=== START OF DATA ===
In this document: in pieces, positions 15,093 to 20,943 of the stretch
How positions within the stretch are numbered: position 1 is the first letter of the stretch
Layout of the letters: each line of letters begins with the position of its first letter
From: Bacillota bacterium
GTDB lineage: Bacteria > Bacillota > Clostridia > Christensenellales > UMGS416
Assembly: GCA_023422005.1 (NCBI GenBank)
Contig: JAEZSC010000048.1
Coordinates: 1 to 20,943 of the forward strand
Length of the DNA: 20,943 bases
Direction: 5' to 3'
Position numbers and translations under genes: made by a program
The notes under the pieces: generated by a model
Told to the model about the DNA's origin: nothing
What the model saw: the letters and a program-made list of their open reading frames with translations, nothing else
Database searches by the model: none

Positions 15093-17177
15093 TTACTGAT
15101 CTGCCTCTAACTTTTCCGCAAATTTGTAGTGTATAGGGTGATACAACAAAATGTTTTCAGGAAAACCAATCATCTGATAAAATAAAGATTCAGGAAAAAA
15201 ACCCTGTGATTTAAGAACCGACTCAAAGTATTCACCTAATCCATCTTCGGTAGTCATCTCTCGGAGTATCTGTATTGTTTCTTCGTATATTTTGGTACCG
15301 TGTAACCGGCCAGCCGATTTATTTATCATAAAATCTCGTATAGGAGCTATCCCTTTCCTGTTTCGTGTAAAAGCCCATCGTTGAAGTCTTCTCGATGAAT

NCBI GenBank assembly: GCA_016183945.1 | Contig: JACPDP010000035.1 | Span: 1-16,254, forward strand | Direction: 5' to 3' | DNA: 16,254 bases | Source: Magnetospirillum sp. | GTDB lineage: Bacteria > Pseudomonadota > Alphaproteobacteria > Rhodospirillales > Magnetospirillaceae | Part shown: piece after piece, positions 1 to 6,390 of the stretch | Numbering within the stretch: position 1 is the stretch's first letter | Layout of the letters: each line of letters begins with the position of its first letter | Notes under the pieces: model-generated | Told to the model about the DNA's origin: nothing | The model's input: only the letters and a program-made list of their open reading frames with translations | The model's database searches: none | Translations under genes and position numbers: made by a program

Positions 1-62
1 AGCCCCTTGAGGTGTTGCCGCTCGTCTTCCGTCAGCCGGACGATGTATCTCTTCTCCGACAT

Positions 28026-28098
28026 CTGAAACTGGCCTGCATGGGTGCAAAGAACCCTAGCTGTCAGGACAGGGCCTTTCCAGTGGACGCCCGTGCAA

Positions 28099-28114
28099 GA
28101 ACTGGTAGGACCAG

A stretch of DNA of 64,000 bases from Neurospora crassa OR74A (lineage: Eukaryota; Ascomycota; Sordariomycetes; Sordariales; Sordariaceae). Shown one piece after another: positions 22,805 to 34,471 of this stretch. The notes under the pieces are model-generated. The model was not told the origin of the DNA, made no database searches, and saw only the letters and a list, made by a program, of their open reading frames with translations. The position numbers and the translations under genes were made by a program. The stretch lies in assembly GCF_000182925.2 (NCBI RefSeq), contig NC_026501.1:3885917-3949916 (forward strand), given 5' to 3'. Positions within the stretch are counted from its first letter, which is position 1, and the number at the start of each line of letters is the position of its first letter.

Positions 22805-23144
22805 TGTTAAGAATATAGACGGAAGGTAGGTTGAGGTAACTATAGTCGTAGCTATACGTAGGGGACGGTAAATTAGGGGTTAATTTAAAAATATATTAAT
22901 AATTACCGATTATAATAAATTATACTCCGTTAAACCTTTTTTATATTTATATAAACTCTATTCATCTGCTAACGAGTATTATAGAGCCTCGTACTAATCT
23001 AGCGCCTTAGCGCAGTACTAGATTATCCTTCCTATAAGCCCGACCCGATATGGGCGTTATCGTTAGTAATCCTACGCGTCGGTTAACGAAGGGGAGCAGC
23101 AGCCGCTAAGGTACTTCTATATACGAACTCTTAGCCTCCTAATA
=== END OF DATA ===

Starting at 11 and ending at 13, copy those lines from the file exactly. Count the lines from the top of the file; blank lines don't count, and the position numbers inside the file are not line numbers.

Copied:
Position numbers and translations under genes: made by a program
The notes under the pieces: generated by a model
Told to the model about the DNA's origin: nothing